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Nelson v. Louisiana Department of Transportation and Development

United States District Court, E.D. Louisiana

June 12, 2017


         SECTION “H”



         Before the Court is Defendant's Motion for Summary Judgment. For the following reasons, this Motion is GRANTED .


         Plaintiff, an African-American female, has been employed by Defendant Louisiana Department of Transportation and Development at its Raceland yard since 2003. Since 2004 she has been employed as an “Operator II.” She alleges that in 2015 she applied for a promotion to “Heavy Equipment Operator 1, ” but she was passed over for this promotion in favor of a less-qualified white male. Later that same year, she applied for a promotion to the position of “Highway Foreman 1, ” but was again passed over in favor of a white male. She brings Title VII claims of racial discrimination relative to these events. She seeks back pay and a promotion to the Heavy Equipment Operator 1 Position.

         Defendant filed the instant Motion for Summary, arguing that Plaintiff cannot carry her burden of proof and establish that racial animus motivated it hiring decision. Plaintiff opposes this Motion.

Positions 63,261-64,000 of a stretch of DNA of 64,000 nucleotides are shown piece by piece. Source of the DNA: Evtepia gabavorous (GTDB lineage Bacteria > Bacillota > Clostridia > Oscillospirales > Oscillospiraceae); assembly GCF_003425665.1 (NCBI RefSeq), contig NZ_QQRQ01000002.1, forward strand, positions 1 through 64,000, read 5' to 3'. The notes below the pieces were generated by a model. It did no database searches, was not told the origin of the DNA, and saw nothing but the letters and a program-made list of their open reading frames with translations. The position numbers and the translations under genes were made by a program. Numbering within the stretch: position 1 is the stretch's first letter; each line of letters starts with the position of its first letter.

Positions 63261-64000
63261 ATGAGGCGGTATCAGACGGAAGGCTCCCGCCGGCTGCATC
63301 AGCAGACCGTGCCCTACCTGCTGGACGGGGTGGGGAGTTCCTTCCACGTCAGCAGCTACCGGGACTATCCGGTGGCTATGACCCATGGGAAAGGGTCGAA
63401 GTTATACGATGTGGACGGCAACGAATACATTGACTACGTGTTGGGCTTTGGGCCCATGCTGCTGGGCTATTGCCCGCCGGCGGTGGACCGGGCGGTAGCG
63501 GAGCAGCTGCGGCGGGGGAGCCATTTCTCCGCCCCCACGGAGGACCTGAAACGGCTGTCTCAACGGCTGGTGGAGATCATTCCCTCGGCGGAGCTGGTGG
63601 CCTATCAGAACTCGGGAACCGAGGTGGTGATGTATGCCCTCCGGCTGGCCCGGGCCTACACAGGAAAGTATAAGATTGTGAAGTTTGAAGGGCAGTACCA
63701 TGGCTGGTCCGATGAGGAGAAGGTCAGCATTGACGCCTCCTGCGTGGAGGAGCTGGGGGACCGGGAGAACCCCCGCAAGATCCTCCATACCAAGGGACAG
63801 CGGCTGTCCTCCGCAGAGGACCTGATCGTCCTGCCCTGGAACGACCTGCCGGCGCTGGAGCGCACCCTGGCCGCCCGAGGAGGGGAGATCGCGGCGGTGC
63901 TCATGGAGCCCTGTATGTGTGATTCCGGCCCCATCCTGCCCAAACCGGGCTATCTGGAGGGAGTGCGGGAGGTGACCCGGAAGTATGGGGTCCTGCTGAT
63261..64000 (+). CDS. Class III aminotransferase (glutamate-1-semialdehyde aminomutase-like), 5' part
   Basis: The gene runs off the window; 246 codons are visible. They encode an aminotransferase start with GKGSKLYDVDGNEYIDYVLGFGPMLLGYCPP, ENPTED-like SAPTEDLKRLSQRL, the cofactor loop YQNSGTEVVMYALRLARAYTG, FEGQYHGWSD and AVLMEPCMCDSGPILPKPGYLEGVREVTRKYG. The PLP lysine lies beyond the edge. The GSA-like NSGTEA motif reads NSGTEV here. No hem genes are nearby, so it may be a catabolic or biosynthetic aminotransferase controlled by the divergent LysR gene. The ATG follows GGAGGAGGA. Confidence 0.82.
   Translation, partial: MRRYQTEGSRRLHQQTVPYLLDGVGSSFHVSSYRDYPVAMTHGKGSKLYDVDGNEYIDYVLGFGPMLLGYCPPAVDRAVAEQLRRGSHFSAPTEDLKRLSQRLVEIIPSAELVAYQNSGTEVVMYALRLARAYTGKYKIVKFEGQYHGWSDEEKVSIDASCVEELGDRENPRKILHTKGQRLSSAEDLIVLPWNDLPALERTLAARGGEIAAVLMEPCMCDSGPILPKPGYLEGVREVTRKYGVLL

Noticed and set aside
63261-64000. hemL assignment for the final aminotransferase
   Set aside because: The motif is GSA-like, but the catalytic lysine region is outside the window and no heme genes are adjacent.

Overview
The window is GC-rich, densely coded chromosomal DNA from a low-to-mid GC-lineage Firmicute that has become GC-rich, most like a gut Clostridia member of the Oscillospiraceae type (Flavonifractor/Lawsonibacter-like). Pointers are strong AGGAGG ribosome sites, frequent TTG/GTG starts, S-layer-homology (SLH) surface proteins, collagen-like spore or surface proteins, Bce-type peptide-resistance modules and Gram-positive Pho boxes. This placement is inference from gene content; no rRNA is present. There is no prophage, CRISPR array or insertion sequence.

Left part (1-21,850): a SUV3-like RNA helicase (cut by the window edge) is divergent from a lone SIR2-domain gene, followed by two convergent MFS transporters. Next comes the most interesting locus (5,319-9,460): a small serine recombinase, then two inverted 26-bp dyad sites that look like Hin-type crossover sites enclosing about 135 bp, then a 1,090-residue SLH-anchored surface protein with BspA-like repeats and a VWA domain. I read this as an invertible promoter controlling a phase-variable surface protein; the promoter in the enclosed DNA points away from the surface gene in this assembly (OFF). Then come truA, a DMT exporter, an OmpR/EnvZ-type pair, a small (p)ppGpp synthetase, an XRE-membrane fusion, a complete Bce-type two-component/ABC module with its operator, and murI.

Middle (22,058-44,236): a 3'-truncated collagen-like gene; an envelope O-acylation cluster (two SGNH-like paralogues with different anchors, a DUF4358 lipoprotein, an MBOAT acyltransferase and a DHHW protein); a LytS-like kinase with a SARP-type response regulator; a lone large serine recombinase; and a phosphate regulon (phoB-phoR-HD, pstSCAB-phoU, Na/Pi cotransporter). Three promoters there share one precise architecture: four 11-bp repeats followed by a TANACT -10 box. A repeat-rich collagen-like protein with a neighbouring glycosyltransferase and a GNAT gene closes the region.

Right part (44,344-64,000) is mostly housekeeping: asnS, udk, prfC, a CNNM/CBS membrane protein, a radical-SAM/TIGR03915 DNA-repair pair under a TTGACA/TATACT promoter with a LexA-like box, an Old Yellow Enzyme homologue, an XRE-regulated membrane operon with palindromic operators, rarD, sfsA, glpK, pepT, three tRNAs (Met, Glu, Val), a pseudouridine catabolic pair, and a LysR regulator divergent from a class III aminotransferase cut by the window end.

Summary judgment is appropriate “if the pleadings, depositions, answers to interrogatories, and admissions on file, together with affidavits, if any, show that there is no genuine issue as to any material fact and that the moving party is entitled to a judgment as a matter of law.”[1] A genuine issue of fact exists only “if the evidence is such that a reasonable jury could return a verdict for the nonmoving party.”[2]

         In determining whether the movant is entitled to summary judgment, the Court views facts in the light most favorable to the non-movant and draws all reasonable inferences in his favor.[3] “If the moving party meets the initial burden of showing that there is no genuine issue of material fact, the burden shifts to the non-moving party to produce evidence or designate specific facts showing the existence of a genuine issue for trial.”[4] Summary judgment is appropriate if the non-movant “fails to make a showing sufficient to establish the existence of an element essential to that party's case.”[5] “In response to a properly supported motion for summary judgment, the non-movant must identify specific evidence in the record and articulate the manner in which that evidence supports that party's claim, and such evidence must be sufficient to sustain a finding in favor of the non-movant on all issues as to which the non- movant would bear the burden of proof at trial.”[6] “We do not . . . in the absence of any proof, assume that the nonmoving party could or would prove the necessary facts.”[7] Additionally, “[t]he mere argued existence of a factual dispute will not defeat an otherwise properly supported motion.”[8]